Capitec has quietly started giving loans on older used cars – but not everyone is a fan
- Capitec quietly launched car loans for older used cars before SA went into lockdown – and plans to expand that business quickly after lockdown ends.
- Its "purpose lending" does not use the vehicle as security for the loan, and covers older cars; its first loan was for a 10-year-old vehicle.
- Not everyone is a fan of unsecured credit, though, or of Capitec's approach.
- For more stories go to www.BusinessInsider.co.za.
Capitec now offers car loans for older used cars typically not financed by other institutions – without using the car itself as security.
For now those loans are only available via the online used car dealer WeBuyCars, but Capitec aims to roll out the concept to an additional 80 dealerships, post lockdown, over the next year.
And that, some believe, could spell trouble for customers not sufficiently wary of unsecured lending.
Capitec quietly launched the concept at a Cape Town branch of WeBuyCars, shortly before South Africa’s national lockdown, and granted nine car loans in two weeks.
WeBuyCars is the largest single seller of vehicles in the country – and less than half of its sales are currently financed through traditional secured credit.
The car loans are in line with Capitec’s "purpose lending" model, which offers unsecured credit – for specific items – at rates comparable to those of secure credit, says Francois Viviers, executive of marketing and communications at Capitec.
The bank's first car-loan client received a loan of R189,950, at a rate of 16.7%, for the purchase of a 10-year-old VW Touareg.
That is an interest rate almost double the prime lending rate at the time.
The bank then charges a once-off fixed initiation fee of “not more” than R1,207.50, and a monthly service fee of R69.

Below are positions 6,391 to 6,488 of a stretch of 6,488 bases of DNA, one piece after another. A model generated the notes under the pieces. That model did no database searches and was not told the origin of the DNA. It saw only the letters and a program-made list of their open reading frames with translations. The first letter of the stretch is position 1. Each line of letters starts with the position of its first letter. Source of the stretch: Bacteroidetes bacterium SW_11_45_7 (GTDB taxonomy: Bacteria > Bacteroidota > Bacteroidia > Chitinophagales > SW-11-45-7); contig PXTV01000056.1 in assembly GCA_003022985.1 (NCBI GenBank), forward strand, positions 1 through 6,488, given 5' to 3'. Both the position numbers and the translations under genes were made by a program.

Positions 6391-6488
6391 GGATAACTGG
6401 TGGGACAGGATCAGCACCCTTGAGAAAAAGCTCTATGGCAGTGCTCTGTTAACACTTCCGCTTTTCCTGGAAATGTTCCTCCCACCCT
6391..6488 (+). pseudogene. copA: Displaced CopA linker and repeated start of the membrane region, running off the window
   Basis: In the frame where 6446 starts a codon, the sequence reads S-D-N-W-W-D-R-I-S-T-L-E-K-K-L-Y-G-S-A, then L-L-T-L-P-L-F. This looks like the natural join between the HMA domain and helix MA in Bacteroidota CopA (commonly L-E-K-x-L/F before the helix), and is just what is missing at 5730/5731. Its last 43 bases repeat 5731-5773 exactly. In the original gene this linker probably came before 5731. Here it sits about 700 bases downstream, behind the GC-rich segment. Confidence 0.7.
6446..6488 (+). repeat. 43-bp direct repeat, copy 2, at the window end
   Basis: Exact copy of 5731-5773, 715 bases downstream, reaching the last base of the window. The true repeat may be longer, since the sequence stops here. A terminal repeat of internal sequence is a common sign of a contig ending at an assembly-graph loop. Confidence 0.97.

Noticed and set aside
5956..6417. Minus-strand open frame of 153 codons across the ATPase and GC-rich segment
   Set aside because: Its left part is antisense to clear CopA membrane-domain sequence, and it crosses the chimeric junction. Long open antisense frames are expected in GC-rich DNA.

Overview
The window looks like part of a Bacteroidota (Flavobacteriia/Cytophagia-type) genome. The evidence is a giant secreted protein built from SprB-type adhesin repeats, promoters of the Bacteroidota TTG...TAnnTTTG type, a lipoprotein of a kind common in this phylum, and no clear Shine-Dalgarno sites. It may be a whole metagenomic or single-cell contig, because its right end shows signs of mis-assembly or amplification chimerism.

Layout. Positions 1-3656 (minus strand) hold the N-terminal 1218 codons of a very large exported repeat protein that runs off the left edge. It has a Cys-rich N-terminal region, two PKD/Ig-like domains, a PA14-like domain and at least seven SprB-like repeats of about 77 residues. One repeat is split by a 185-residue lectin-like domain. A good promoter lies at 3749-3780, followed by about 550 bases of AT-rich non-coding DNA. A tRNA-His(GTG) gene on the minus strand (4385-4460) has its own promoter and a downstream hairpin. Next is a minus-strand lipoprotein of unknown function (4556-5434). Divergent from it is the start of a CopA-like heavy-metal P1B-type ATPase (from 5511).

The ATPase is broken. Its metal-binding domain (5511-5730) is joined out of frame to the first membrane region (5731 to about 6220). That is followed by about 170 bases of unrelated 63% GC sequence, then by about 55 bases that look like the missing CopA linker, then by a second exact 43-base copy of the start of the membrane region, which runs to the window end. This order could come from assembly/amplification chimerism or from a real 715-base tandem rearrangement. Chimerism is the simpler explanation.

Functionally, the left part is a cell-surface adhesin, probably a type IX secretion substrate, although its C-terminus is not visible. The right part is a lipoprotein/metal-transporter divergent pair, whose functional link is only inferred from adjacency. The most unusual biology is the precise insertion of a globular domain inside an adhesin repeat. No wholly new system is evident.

Capitec says it is targeting a different sector to many other car financiers by offering loans for used cars that are slightly older, but still in good condition.
Certifed financial planner Gregg Sneddon is among those not convinced, and says it sounds like Capitec is dressing up unsecured loans in order to make them look more appealing.
“The bank is lending you money without holding anything in exchange - it’s an unsecured loan,” says Sneddon. “And that’s why the interest rate is higher than if you went normal secured bank loan.”
South Africa saw a boom in unsecured loans in recent years – but by September last year, 40% of these borrowers were in default.
“I think it’s incredibly risky, because it just exacerbates the debt problem, and encourages people to spend money that they don’t have,” says Sneddon.
It’s also unclear what happens in the event that the borrower defaults on the unsecured car loan, but Viviers says Capitec’s “purpose-driven” loan won’t take the vehicle as security.
“We offer these clients a solution that meets their needs at a good interest rate and low fees, and that does not take the vehicle as security,” says Viviers.
Sneddon says there several possible complications – including if the borrower sells the car before it’s fully paid off – that will have to be revealed in the fine print.
“Unless there’s something that says in the event that you if default Capitec will come after the car, what are they going to come after? It’s risky – and that’s why the interest rates are higher.”
Capitec however sees this initiative as a way of growing a new sector in the car financing market.
“Vehicles that are in an excellent condition but that are older than 5 or 6 years may not qualify for traditional secured vehicle finance,” says Viviers.
At the same time the bank is piloting an online partnership with MotoData, a finance gateway for vehicle purchases.
Viviers says this will allow the bank to extend purpose lending to various dealerships across South Africa.
But Sneddon has a warning for Capitec’s potential clients.
“Unsecured money has got people into terrible situations, and I don’t think this will be any different.”
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